By Jackson Omondi
The first of three debates between Hillary Clinton and Donald Trump will be held on the 26th of September at Hofstra University in New York.
The bipartisan Commission for Presidential Debates rolled out the schedule and resoundingly overruled Trump’s suggestion of doing away with the moderator. Anchoring his allegations on “the system is rigged” theory, Trump made the case that the moderator would be biased and “favor Clinton.” The case, thankfully, was rejected and the voters will have a traditional debate.
Do presidential debates matter? You bet they do! For perspective, a little history will suffice. The year was 1960, fresh from a tough Democratic presidential primary battle against Texas Senator Lyndon B Johnson, a young flamboyant Senator from Massachusetts going by the name John F Kennedy, was engaged in a tough general elections campaign against the then sitting vice president Richard Nixon.
Both campaigns agreed to do something new: participate in a live, televised debate. Vice President Nixon arrived late on the set and rejected make-up – a decision that would come back to haunt him – while a well kempt Senator Kennedy, a Shakespeare fiend with exemplary oratorical skills got there early and was ready to go.
As the debate went on, Nixon’s sweaty face and stiff comportment stood in sharp contrast to Kennedy’s smooth delivery and confidence. When it was all over, the poll numbers revealed something that helped advance the need for TV debates. Those who watched the debate on TV, overwhelmingly thought that Kennedy won the debate while those who were listening on radio thought Nixon won the debate.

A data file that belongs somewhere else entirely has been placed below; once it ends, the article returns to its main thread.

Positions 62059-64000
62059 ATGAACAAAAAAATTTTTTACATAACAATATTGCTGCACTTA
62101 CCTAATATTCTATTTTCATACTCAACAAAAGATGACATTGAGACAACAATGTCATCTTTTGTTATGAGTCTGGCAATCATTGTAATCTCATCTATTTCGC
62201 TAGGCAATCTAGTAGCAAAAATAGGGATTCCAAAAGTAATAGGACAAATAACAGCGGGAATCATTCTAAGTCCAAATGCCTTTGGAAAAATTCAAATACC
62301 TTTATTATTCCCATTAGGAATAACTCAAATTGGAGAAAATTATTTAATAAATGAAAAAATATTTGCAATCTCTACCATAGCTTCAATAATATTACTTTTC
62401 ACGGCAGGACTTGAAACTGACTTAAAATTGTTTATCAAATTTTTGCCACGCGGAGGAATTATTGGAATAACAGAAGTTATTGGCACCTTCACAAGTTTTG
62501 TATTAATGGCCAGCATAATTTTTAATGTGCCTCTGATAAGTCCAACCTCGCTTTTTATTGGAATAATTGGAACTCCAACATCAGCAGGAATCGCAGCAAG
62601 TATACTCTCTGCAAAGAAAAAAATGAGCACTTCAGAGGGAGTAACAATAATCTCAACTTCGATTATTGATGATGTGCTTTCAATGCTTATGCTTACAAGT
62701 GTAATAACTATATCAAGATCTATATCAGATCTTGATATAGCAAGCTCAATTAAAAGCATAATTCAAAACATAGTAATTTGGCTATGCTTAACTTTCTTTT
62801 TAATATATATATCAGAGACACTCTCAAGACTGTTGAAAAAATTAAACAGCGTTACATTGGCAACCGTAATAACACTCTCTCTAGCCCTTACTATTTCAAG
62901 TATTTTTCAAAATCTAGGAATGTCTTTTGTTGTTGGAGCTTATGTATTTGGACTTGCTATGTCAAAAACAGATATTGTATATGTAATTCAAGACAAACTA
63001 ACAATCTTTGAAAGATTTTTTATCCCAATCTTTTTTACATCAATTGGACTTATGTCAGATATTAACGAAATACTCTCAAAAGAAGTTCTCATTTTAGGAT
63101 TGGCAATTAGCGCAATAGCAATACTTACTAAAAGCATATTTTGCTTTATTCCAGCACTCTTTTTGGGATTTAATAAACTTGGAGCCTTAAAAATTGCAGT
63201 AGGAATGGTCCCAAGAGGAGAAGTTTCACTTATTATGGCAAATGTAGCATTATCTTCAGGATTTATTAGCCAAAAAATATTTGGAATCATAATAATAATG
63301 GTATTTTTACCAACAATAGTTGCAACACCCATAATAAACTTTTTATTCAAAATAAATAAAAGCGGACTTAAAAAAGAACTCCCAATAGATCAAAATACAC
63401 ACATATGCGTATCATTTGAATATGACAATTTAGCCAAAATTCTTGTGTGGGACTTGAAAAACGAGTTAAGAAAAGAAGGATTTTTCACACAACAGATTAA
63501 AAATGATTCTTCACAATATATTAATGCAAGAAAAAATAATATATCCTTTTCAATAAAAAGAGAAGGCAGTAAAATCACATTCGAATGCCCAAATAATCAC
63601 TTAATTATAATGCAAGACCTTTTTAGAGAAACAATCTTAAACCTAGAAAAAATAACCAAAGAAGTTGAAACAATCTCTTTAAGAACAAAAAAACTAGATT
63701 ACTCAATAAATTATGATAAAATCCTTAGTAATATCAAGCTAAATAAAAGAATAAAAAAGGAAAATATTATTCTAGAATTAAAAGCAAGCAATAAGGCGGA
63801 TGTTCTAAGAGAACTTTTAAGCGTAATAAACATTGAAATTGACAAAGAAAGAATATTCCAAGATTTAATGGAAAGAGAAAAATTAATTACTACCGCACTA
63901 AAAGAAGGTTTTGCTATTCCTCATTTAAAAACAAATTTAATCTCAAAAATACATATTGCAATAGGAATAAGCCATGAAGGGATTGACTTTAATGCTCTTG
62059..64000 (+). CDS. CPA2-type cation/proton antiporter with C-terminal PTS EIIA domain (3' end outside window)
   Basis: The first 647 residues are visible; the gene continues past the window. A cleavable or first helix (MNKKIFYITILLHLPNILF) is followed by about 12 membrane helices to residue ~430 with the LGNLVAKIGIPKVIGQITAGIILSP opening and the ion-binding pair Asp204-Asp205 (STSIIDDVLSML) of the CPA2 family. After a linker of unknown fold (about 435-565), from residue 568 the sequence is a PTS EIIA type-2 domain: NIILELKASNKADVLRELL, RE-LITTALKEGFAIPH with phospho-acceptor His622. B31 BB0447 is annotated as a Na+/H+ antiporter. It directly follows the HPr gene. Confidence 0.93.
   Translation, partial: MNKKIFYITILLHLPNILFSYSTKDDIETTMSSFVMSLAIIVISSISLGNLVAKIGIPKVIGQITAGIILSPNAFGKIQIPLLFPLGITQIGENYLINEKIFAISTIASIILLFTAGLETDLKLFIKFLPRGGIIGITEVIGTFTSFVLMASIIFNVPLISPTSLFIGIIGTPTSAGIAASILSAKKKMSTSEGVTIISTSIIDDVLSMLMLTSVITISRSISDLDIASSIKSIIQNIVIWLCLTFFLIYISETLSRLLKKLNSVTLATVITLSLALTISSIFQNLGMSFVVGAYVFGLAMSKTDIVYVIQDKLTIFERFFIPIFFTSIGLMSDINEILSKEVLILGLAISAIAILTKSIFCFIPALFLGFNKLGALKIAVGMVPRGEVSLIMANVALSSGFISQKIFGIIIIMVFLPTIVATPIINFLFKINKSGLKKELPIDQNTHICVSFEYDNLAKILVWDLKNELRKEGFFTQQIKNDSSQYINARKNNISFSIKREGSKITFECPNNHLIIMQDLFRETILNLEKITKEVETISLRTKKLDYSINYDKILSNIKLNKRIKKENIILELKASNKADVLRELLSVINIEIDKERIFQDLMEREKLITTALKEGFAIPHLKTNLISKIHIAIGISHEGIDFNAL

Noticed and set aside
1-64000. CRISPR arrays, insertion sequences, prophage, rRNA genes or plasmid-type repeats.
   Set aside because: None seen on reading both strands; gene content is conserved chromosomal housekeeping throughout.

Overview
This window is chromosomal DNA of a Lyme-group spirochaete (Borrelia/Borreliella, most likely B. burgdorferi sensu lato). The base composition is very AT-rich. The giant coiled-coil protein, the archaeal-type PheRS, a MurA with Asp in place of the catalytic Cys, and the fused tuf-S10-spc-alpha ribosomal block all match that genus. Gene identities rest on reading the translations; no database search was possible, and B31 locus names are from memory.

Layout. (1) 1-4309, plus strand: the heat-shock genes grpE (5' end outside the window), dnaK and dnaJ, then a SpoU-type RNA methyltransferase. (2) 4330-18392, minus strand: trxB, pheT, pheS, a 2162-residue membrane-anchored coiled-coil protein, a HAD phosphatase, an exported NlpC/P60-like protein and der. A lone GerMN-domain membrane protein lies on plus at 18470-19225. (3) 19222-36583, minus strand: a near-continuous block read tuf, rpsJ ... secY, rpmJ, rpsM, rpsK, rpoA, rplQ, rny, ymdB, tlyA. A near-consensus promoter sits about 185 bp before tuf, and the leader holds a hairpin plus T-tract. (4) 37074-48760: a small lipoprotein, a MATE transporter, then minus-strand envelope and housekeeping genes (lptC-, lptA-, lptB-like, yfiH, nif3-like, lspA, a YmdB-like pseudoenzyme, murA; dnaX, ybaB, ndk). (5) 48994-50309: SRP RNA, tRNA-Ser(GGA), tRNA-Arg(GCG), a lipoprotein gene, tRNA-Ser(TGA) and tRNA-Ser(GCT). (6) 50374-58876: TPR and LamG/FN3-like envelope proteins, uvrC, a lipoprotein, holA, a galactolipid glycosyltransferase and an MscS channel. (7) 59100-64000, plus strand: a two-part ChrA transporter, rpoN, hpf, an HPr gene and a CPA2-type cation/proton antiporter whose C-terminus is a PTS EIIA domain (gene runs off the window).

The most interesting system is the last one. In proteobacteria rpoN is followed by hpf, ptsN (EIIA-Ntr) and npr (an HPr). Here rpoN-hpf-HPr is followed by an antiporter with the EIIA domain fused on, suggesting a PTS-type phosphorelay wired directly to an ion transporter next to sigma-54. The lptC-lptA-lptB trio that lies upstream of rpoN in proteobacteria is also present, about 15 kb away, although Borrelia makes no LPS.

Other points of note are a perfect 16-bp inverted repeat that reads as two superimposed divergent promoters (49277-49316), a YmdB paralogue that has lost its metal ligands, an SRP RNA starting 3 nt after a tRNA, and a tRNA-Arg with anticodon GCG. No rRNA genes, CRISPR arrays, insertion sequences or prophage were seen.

Nixon’s stiffness and the sweaty face, turned off some voters while Kennedy’s style won him legions of new voters. In the end, Kennedy emerged victorious in one of the closest elections ever. Political scientists argued that most Kennedy voters, made up their minds after watching him on TV. The Kennedy-Nixon debate is the mother of modern political debates.
In 1980, President Jimmy Carter’s administration was caught in a diplomatic quandary with Iran. Americans at home were frustrated with what appeared to be a “weak” President as the Republican challenger Governor Ronald Reagan put it.
All Reagan needed was to be seen next to the incumbent and when that opportunity came in the debate, Reagan’s skill set as an excellent communicator helped edge out Carter enroute to a historic landslide that Republicans today, still remember like it was yesterday.
Now, with that in mind, let’s look at the dos and don’ts for the 2016 contest.
Hillary’s opening and closing statement must offer a clear contrast between her and Trump. She must make the case that she has been in theatre when life and death decisions are made and that she has the experience and depth to get things done. On Trump, she must portray him as a loose Canon, bawdy, unstable and too temperamental to be trusted with the nuclear codes.
She is the quasi-incumbent. Being an Obama alumni, she will be dubbed as the status quo candidate. It’s incumbent on her to reenact the DNC convention hug, lyrically speaking. She must proudly own Obama’s record, make the case that she is going to take it a notch higher since Obama’s eight years are not enough to cement most progressive agenda that Obama has already established some legwork on.
Hillary must keep it on policy. Like Obama said, no other candidate has been this ready for the presidency in generations. Her foreign policy chops are unparalleled. She must layout her vision with verifiable examples. Trump has zero foreign policy credentials. The contrast will be palpable.